Carlos the Jackal: Trail of Terror, Parts 1 and 2

Taken By Force

In order to retrieve Carlos from his new hiding place, the French government knew that their only option was to convince the Sudanese to give him up. After inviting the heads of the two Sudanese intelligence sections to Paris, the DST and the DGSE offered to sell them much needed communications equipment and even supplied them with satellite pictures of their enemies positions. The courtship seemed to be going well when the CIA received a tip that gave the exact location of Carlos. The French immediately sent Phillipe Rondot, the intelligence officer who had previously tracked Carlos down to Algiers and Colombia, to Sudan to confirm if the information was correct. On his arrival he met with the Sudanese authorities that promptly denied any knowledge of the terrorists presence. Rondot decided to find out for himself and lost no time in locating Carlos and was able to take photographs of him with a concealed camera as proof of his whereabouts.

Carlos's home in Khartoum
Carlos's home in Khartoum

Faced with this new undeniable evidence, the Sudanese authorities agreed that Carlos was a guest in their country and the negotiations to extract him from his hideout began. To help sweeten the deal, the French Minister of the Interior, Charles Pasqua invited Sheik Hassan al-Turabi to Paris. In the first round of talks, al-Turabi made it clear that to give up a man that was a guest in his country amounted to treachery. Pasqua countered by offering to approach the World Bank and the International Monetary Fund, on Sudan's behalf, to secure loans to eventually erase Sudan's foreign debt. Although Pasqua did not have the authority to back up his offers, the discussions opened the way for future negotiations.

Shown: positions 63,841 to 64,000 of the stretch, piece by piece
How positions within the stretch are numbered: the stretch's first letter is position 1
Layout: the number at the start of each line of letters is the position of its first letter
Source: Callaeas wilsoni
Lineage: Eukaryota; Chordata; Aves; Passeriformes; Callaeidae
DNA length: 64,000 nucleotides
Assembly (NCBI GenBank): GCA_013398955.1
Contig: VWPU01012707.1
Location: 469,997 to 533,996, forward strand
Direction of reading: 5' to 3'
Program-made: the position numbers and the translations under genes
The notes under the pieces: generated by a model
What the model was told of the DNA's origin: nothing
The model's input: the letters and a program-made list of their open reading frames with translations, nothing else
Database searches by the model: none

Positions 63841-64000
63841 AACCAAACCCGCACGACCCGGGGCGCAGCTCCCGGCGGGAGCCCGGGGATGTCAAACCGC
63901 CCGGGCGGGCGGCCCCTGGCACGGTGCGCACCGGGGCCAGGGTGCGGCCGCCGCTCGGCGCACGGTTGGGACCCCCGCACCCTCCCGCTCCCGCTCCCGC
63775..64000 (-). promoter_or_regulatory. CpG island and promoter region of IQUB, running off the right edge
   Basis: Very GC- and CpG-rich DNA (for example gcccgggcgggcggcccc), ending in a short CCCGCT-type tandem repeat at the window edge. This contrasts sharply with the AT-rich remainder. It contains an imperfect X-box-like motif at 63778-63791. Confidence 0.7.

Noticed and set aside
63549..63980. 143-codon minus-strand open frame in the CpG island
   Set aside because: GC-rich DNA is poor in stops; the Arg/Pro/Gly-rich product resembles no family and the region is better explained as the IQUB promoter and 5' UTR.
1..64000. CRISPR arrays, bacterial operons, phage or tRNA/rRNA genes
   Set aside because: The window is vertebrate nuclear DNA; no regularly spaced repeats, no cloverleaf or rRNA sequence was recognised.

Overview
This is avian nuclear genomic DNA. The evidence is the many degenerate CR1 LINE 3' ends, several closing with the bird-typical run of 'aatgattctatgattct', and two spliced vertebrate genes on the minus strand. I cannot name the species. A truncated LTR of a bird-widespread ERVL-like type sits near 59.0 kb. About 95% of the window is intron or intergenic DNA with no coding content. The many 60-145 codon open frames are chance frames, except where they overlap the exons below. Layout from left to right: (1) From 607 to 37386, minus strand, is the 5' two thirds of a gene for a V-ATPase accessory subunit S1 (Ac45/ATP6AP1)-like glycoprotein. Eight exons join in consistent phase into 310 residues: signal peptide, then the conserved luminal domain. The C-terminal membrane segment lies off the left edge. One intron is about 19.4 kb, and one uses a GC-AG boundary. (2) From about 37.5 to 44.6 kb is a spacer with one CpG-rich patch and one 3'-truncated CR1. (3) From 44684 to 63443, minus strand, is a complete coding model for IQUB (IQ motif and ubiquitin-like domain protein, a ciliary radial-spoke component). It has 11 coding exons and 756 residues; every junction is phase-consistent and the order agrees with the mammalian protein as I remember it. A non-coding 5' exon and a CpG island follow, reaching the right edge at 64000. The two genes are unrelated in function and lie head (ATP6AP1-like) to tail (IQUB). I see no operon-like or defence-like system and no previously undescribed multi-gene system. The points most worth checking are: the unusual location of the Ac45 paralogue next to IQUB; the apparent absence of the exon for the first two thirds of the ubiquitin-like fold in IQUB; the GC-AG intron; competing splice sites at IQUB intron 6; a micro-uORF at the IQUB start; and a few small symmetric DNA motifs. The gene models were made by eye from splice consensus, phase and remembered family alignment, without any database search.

Further pressure was applied to the Sudanese government when the Egyptian secret service also tracked Carlos to Khartoum. With multiple countries now seeking Carlos's expulsion, the Sudanese were being pressured into a decision, give up Carlos or be denounced for sheltering terrorists.

The final straw came when a secret video of Carlos at a party was shown to al-Turabi. He was already aware of his guest's reputation for partying, drinking and carousing with women and as a devout Moslem it offended him. Finally in August 1994, al-Turabi advised the French that they were going to give Carlos up because as al-Turabi explained to one of his senior officials:

"We welcomed him as a combatant, someone who fought for the Palestinian cause, for noble causes. Now he's a hoodlum, his behaviour is shameful. He drinks and goes out with women so much that I don't know if he's a Moslem. Given that his presence has become a real danger we are going to hand him over. We have no regrets. Because of his behaviour, we are absolved from blame."

Al-Turabi made one final stipulation; he insisted that Carlos was not to be harmed during his capture, as he did not want any reprisals against his decision.